King County wants your input for chopping block; 39 parks will lose funding

King County officials are asking residents to prioritize the county’s public services.

Citizens have until the end of the month to participate in the Countywide Strategic Plan. The goal is to include the public in the county’s decision-making process.

King County Executive Kurt Triplett and King County Council members will refer to the plan as a guide in establishing the budget through 2015. King County is facing a $56.4 million general fund budget shortfall in 2010.

Triplett, who took his position in May following former executive Ron Sims’ swearing-in as Deputy Secretary of Housing and Urban Development, has already begun drafting the 2010 budget and cutting services.

On Aug. 17, he announced a $4.6 million savings will come from eliminating funding for 39 parks — all located in unincorporated areas. Five Mile Lake Park and Lake Geneva Park, both located in Federal Way’s east annexation area, are among the recreation spaces that will see their county funding stripped in 2010. A $16.6 million slash in overhead, administrative and general government services is also part of the proposed 2010 budget. The cut impacts staffing in King County offices, including that of the executive.

The county provides services to approximately 1.9 million people, residing in 39 cities. Services include transportation, public health, community and social services, courts, jails, prosecutors, public defenders, King County International Airport, public safety, roads and garbage collection.

Due to the county’s continual budget shortfall, cuts to some services are necessary. The strategic plan is an effort to address the shortage of funds and establish a method to deliver effective, efficient and accountable services, according to a King County Web page titled “Countywide Strategic Plan.” It is the first plan of its kind in King County.

Public outreach

The plan is also an opportunity for King County residents to have a say in which services are retained. Residents may participate in the plan by taking an online survey or submitting online feedback. Materials will be presented to the county council as a resource, meant to guide the final budget decisions. The survey is proving useful as Triplett is now preparing the budget for the county council’s review.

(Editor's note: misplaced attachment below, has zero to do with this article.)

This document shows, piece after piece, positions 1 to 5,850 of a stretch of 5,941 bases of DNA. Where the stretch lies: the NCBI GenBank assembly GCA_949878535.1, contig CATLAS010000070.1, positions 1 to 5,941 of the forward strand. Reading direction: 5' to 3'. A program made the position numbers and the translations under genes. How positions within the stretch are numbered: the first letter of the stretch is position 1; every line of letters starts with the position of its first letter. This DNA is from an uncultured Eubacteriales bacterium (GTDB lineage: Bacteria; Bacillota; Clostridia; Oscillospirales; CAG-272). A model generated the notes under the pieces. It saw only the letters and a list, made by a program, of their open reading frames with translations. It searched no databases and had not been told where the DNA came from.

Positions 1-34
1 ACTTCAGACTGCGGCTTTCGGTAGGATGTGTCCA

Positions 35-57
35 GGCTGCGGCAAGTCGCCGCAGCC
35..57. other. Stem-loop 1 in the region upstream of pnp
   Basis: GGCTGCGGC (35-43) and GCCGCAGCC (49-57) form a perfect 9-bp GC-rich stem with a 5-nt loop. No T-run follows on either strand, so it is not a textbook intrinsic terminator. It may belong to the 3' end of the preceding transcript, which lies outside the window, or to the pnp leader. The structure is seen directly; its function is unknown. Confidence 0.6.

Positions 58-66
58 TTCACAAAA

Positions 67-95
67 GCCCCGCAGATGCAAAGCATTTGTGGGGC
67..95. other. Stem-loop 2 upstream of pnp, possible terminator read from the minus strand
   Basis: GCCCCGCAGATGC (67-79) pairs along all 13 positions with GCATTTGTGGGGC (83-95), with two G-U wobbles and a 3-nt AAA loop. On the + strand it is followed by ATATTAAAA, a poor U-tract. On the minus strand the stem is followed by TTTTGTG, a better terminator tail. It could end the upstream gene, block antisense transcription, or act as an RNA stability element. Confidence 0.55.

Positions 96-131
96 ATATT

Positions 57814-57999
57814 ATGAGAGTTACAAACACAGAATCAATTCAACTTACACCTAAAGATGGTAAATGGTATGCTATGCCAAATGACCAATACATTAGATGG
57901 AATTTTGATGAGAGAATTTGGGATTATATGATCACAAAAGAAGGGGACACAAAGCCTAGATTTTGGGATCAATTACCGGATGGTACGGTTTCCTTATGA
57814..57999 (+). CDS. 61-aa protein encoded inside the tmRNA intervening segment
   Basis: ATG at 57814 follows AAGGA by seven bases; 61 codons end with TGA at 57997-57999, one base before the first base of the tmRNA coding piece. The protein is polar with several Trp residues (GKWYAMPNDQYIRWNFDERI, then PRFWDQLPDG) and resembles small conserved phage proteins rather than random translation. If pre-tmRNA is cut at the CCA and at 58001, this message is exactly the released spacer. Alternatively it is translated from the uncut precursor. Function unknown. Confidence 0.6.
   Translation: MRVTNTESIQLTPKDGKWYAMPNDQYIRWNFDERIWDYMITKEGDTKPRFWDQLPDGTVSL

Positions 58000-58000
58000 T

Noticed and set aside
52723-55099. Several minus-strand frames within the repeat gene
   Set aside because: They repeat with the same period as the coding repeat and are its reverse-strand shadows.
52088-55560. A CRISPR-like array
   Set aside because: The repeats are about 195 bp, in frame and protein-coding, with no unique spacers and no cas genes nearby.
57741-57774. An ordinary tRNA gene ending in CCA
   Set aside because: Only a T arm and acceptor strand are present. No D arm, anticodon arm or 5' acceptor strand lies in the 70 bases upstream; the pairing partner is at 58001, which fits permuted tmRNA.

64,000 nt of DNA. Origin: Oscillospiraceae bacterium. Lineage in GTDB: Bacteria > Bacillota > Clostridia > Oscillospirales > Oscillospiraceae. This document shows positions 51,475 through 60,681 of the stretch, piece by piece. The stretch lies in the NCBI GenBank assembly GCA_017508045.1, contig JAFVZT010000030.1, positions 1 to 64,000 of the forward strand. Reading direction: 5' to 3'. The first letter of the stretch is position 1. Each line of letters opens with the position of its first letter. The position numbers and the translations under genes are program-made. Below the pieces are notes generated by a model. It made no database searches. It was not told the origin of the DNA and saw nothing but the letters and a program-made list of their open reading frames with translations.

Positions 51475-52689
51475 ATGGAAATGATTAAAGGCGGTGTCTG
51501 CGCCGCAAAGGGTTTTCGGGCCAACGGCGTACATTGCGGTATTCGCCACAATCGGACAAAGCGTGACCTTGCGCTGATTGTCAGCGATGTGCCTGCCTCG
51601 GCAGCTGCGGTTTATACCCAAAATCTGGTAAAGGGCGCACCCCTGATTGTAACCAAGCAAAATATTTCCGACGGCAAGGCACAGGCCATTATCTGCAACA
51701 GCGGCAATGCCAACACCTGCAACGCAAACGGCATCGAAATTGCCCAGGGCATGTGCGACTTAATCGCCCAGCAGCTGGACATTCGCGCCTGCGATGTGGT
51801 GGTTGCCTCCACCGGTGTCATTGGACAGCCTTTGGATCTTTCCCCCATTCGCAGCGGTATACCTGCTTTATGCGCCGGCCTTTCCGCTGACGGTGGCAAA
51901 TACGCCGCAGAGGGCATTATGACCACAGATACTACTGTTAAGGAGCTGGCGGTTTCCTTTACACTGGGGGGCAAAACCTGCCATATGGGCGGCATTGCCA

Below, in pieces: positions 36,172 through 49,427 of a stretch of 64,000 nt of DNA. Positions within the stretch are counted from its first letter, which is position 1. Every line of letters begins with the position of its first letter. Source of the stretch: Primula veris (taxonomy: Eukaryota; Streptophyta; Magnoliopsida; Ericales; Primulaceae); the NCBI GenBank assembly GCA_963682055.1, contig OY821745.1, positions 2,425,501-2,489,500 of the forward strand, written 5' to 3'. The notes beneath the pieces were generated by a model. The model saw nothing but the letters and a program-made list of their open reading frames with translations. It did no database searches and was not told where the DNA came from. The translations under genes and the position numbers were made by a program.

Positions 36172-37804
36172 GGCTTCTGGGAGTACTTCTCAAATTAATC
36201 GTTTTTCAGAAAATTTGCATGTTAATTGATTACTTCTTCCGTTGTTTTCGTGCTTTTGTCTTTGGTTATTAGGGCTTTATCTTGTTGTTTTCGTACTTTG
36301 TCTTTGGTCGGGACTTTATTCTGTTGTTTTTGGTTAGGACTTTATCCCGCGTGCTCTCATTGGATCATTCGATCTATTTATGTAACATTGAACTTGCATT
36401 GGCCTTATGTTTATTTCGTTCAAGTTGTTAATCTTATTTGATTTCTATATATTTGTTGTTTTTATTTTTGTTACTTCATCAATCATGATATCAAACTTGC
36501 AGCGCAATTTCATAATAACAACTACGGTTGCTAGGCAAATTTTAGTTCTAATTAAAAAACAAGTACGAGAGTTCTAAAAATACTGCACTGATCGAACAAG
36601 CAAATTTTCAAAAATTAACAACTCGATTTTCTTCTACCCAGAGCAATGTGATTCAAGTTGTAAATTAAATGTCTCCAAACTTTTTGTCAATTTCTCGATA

“It’s already giving us quite a bit of insight into what people’s priorities are,” said Natasha Jones, King County Executive deputy communications director.

Those priorities vary from across the county, she said. Some people wish to preserve parks. Others feel mental health services, for instance, are too valuable to let slip, Jones said.

Personal sacrifices

Nearly 75 percent of the county’s budget provides criminal justice functions. Each year, offering those services becomes more expensive, Jones said. The strategic plan is an opportunity for residents to learn more about the services the county offers, as well as let officials know which services citizens are willing to give up in sacrifice of public safety, for example.

“There’s no right answer,” Jones said. “It’s just what do people prefer?”

A draft plan has a scheduled September release. A finalized effort is expected in December. The plan ought to guide whomever is chosen as the county’s new executive, Jones said.

Get involved in the Countywide Strategic Plan

• Visit the County’s Web page or call (206) 263-9703 for more information.

• Submit feedback at the same site.

• Take a survey regarding public services at

Learn more

King County’s total 2009 budget is $4.9 billion. The General Fund ($644.1 million in 2009) represents roughly 13 percent of the county’s total budget. This money is used for the county’s criminal justice functions, general government functions, including elections, and contributions to public health and human services, according to a summary report found here. Non-general funds pay for items such as roads, wastewater treatment and the county’s payroll, according to the site. These cannot be used to fund general fund actions. To learn more about the county’s funding system and budget, read the five-page summary report.